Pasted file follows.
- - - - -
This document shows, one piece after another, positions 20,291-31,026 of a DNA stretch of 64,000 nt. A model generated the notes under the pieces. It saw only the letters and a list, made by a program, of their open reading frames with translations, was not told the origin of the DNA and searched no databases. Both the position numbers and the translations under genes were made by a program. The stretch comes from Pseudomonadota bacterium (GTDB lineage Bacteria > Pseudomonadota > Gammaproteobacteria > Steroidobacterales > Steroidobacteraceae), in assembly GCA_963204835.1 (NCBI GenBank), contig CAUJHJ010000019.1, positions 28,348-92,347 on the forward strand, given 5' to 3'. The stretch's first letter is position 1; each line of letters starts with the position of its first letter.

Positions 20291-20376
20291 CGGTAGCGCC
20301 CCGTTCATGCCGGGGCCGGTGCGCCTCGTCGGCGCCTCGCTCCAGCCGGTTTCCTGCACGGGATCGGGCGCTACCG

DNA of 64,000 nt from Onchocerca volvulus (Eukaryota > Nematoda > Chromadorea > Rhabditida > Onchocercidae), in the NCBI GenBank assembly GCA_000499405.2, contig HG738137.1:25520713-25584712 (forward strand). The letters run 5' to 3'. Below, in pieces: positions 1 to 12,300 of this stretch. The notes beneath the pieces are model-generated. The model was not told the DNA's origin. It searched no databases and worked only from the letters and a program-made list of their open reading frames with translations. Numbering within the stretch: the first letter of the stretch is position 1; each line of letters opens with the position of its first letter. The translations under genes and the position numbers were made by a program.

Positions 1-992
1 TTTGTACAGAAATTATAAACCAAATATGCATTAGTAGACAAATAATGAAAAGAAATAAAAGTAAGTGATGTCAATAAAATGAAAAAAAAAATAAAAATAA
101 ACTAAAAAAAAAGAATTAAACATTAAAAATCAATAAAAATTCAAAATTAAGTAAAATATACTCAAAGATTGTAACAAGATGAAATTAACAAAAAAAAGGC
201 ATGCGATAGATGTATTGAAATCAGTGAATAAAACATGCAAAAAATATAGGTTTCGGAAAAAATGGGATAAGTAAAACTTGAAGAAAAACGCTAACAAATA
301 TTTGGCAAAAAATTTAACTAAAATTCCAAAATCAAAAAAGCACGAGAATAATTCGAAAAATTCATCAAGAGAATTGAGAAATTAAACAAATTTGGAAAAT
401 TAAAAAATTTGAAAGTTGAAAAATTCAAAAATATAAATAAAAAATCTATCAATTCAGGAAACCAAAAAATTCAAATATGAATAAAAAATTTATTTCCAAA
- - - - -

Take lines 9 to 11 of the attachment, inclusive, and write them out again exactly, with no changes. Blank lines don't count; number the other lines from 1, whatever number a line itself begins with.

201 ATGCGATAGATGTATTGAAATCAGTGAATAAAACATGCAAAAAATATAGGTTTCGGAAAAAATGGGATAAGTAAAACTTGAAGAAAAACGCTAACAAATA
301 TTTGGCAAAAAATTTAACTAAAATTCCAAAATCAAAAAAGCACGAGAATAATTCGAAAAATTCATCAAGAGAATTGAGAAATTAAACAAATTTGGAAAAT
401 TAAAAAATTTGAAAGTTGAAAAATTCAAAAATATAAATAAAAAATCTATCAATTCAGGAAACCAAAAAATTCAAATATGAATAAAAAATTTATTTCCAAA